According to his False Claims Act qui tam complaint, Dr. Mark Novick discovered that his employer had a practice of bundling certain tests so that physicians had no choice but to order unnecessary tests. It also submitted claims for 3D reconstructions of CT scans that were never performed or interpreted. He learned of these practices during his tenure as Associate Medical Director of Doshi Diagnostic Imaging Services. A few months after Dr. Novick filed his qui tam lawsuit, another relator filed a separate qui tam lawsuit, alleging that Doshi violated the Anti-kickback statute by paying physicians based on the number of patient referrals.
The Justice Department ultimately intervened and resolved both qui tam actions for a total of $15.5 million. Notably, the settlement agreement included allegations from both qui tam complaints, and the two relators received comparable relators’ shares of over $1 million.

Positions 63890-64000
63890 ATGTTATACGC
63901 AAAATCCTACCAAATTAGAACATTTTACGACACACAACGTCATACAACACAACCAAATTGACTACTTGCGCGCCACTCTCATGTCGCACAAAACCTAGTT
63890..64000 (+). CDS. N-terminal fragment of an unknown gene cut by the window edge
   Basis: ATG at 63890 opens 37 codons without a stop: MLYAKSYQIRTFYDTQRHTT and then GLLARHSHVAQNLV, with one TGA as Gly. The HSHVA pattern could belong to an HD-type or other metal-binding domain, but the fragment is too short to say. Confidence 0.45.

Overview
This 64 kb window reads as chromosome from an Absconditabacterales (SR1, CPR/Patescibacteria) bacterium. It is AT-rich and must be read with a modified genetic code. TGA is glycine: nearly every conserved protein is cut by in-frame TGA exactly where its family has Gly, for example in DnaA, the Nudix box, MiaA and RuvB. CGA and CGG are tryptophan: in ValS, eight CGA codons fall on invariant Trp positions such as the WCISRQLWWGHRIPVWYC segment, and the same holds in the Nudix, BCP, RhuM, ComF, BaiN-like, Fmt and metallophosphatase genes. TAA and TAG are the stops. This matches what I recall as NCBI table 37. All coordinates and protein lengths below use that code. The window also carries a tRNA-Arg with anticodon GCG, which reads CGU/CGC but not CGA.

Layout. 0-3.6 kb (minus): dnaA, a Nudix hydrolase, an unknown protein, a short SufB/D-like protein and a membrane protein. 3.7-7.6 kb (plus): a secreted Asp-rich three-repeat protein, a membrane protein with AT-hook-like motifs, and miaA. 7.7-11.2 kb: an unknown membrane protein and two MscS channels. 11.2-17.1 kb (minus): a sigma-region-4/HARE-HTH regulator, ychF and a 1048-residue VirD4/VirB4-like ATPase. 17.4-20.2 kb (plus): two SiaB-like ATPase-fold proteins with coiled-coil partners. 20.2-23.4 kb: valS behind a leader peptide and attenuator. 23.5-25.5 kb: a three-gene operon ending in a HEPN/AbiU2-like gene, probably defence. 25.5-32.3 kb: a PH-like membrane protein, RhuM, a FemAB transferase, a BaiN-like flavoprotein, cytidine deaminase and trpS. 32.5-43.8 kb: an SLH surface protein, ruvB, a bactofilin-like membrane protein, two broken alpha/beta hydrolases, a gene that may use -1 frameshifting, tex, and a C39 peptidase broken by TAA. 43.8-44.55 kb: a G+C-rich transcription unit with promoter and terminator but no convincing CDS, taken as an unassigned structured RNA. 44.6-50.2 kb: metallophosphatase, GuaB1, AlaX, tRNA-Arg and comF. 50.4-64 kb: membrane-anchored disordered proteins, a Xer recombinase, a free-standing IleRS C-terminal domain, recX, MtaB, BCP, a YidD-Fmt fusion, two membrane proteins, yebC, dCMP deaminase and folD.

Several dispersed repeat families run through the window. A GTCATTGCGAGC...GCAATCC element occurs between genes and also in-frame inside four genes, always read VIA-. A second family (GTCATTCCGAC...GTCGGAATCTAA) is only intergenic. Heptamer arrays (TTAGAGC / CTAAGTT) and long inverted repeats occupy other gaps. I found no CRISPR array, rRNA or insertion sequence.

This successful recovery of government healthcare dollars is a great reminder that it oftentimes takes a small village of qui tam relators to fully detail the various fraud schemes employed by FCA defendants. Indeed, while the False Claims Act includes a first-to-file bar to award the first qui tam relator, it is fashioned to encourage second-filers to step forward against the same defendant when they have allegations involving a different fraud scheme.
More information for whistleblowers is located at the Nolan Auerbach & White website.